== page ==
I’ve been watching some commencement videos on YouTube lately. There’s that Neil Gaiman one I’ve posted multiple times and can practically recite from memory. There’s Stephen Colbert’s—which is fairly cliche, actually, but contains one salient point about how achieving your dreams doesn’t mean you “won”. And then there’s Steve Jobs’, which is characteristically direct and essentially says that you won’t be around forever, so do what you need to do. The Gaiman one and the Jobs one are probably my favorites so far, but I’d also give a shout-out to David Foster Wallace and Bill Watterson, both of whose speeches I have posted or quoted before. Jim Carrey’s speech is also on YouTube. I don’t feel like watching that.
Because I harp on this conflict so much, let me just say that my parents, for my money, have already lost. Their arguments are getting increasingly desperate anyway. I think they know they’re holding me back, because what they’re doing is throwing a tantrum. Dan Savage said that after LGBT kids come out to their parents, they typically throw a shitfit that lasts about a year. For that time, the kid in question has to be the adult in the relationship, because their parents are just angry that they can’t have everything their way. I guess this is, in a metaphorical sense, my coming out. I’ve been out for years now, but it’s only fairly recently that I’ve started pushing back. No, I’m not going to go to the doctor for regular checkups if I don’t feel like it, and the fact that I don’t like discussing my health with you does not mean that I need a lecture about the importance of having a good healthcare plan. This is the only way they know how to relate to me. What a shame.
Some people lose their edge as they get older. Some people never had any to begin with. If there is one hope that I have, it’s that I never lose whatever I have that rubs people the wrong way. A friend of mine described me as having a “difficult” personality. No, I don’t, and I’m not even sure what that means anyway. Another described me as having a “polarizing” personality, and that, I can live with. I don’t believe in destiny. I think it’s people who make our own way, and even if there are forces in the universe that are beyond our comprehension, the way that they make their presence known is less in showing us the path than occasionally meeting us halfway. Change takes time. You can resolve to turn over a new leaf, but habits are hard to break. I spend marginally less time dicking on my laptop before getting out of bed every morning than I used to. I’d like to say that I’ll be back at 100% soon, but I doubt it. Besides, dicking around on your laptop can be fun.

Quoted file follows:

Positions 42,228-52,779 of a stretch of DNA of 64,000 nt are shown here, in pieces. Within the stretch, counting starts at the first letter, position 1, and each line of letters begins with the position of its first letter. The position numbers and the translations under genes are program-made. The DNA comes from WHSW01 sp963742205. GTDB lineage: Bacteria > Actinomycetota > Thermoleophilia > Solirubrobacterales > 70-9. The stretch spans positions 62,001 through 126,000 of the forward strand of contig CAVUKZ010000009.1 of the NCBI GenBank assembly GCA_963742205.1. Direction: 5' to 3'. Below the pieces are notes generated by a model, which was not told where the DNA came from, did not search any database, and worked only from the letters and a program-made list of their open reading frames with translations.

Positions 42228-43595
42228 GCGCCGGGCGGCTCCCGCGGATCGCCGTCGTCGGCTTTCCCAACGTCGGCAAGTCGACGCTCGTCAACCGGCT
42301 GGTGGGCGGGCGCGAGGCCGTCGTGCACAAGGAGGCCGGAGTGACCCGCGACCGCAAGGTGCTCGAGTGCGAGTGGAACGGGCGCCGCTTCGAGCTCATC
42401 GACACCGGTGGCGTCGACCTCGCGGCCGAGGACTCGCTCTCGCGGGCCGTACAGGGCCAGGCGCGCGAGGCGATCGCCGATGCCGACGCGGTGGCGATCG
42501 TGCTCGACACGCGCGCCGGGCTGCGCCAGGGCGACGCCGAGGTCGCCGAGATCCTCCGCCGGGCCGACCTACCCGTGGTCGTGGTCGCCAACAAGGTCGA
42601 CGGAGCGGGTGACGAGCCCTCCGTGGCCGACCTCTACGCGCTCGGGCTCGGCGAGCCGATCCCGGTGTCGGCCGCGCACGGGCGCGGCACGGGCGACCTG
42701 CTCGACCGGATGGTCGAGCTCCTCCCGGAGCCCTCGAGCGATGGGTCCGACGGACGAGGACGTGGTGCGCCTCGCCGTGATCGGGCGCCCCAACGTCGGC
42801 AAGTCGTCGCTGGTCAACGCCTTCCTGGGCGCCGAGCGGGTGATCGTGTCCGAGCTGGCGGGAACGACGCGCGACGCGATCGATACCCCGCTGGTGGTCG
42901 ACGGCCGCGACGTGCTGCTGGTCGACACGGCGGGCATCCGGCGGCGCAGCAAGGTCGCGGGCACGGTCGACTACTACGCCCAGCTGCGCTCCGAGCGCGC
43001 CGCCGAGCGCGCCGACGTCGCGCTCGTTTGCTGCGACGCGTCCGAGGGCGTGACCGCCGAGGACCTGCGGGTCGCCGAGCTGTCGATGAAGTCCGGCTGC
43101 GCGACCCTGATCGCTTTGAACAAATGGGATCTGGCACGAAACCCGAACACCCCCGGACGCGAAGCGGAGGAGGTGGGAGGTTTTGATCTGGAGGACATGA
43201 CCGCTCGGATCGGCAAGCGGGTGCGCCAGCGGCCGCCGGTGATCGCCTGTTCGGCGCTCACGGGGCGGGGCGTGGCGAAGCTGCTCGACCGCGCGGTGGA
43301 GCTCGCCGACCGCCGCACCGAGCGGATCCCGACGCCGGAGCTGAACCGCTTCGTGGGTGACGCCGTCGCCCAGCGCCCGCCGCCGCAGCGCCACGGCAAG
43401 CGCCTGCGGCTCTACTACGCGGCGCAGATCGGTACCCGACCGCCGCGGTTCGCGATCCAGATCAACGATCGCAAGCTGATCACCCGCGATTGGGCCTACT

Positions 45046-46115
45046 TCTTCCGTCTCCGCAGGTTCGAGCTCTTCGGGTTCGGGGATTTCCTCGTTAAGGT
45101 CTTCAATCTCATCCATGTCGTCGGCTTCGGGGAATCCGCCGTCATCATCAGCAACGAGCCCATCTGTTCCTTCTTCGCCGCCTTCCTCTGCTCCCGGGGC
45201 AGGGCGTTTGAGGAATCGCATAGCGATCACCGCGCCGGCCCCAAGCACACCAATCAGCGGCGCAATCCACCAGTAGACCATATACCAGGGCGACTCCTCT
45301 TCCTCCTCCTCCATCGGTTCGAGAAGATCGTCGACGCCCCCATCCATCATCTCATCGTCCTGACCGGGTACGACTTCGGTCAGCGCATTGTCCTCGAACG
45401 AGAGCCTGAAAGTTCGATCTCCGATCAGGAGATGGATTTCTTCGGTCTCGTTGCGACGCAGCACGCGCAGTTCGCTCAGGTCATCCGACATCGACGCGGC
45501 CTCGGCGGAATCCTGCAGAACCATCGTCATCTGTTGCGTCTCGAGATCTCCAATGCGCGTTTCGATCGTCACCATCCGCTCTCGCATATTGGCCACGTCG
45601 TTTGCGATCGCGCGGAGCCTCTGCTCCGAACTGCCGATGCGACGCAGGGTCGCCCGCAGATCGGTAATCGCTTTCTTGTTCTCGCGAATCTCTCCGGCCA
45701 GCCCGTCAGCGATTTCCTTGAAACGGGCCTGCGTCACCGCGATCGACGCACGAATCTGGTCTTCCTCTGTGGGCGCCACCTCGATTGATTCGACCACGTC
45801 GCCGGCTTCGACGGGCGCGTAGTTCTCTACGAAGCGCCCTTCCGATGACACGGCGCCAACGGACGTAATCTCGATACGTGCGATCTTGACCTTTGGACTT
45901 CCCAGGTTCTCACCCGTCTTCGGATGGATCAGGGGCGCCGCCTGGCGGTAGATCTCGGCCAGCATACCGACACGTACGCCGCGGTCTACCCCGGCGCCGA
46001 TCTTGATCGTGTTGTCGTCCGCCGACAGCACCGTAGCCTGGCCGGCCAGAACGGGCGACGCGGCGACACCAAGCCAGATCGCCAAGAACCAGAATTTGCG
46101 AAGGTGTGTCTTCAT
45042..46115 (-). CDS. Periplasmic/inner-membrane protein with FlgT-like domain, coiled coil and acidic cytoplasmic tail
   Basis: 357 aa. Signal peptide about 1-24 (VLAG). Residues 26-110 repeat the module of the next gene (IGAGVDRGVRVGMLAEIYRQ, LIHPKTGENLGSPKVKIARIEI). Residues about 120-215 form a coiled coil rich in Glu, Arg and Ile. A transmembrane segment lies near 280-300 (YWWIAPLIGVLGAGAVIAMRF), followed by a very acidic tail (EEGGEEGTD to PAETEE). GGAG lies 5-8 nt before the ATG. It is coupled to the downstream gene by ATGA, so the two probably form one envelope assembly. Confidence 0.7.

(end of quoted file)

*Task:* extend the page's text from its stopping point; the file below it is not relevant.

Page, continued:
I sometimes bring my checkbook with me when I go to look at apartments. The last person to offer me an apartment on the spot was Psycho Queens Guy, so in retrospect, maybe that’s not such a good idea. But I keep doing it because I keep wondering if the problem is just that I’m not assertive enough. The people at my new job all seem to think I don’t talk much, which is true about 95% of the time. The people at my previous job thought the same thing. I don’t know how to say things in a way that people will understand. A lot of the time, they just don’t get it. And if there’s one thing my enemies all have in common, it’s that they think they’re on my side.
I got very angry at a dude whose place I wanted to look at a few days ago. I called him up after seeing his Craigslist posting and, before he had even asked my name or set up a time for me to come look at the place, began bombarding me with questions about where I worked, how much money I made, how old I was, etc. When I told him the general location of the restaurant I work in, he asked me to be more specific. I guess he thought he was helping me determine whether or not I really needed the place, but after a while, I began to wonder if he actually wanted to rent the place to anyone. Because I kind of think meeting somebody in person is the best way to determine whether or not they’re right for something. When I told him I lived with my parents, he told me I should just stay with them because that’s free rent. I don’t have to explain why that upset me, do I? The kicker was that I realized very early in the call that I had looked at another room in this guy’s house several months ago. He was a total dick then, too, giving me misleading directions so that I arrived two hours late and giving the place to somebody else because I took a day or two to get back to him with my credit score. Fuck him.
I still go to the movies pretty regularly. I saw Gone Girl and enjoyed it, although I found the ending a bit of a stretch. (SPOILERS, naturally.) Yes, the Nancy Graces of the world would probably jump on that case and milk it for all it’s worth, but the Jon Stewarts and John Olivers would likely point out all of the things about Crazy Amy’s story that don’t fit. Because when you really think about it, there’s a LOT that didn’t fit. Maybe I’m just averse to endings where everything is “back to normal”, even if “normal” is actually really fucked up. Change happens no matter what. And normal is not what most people think it is.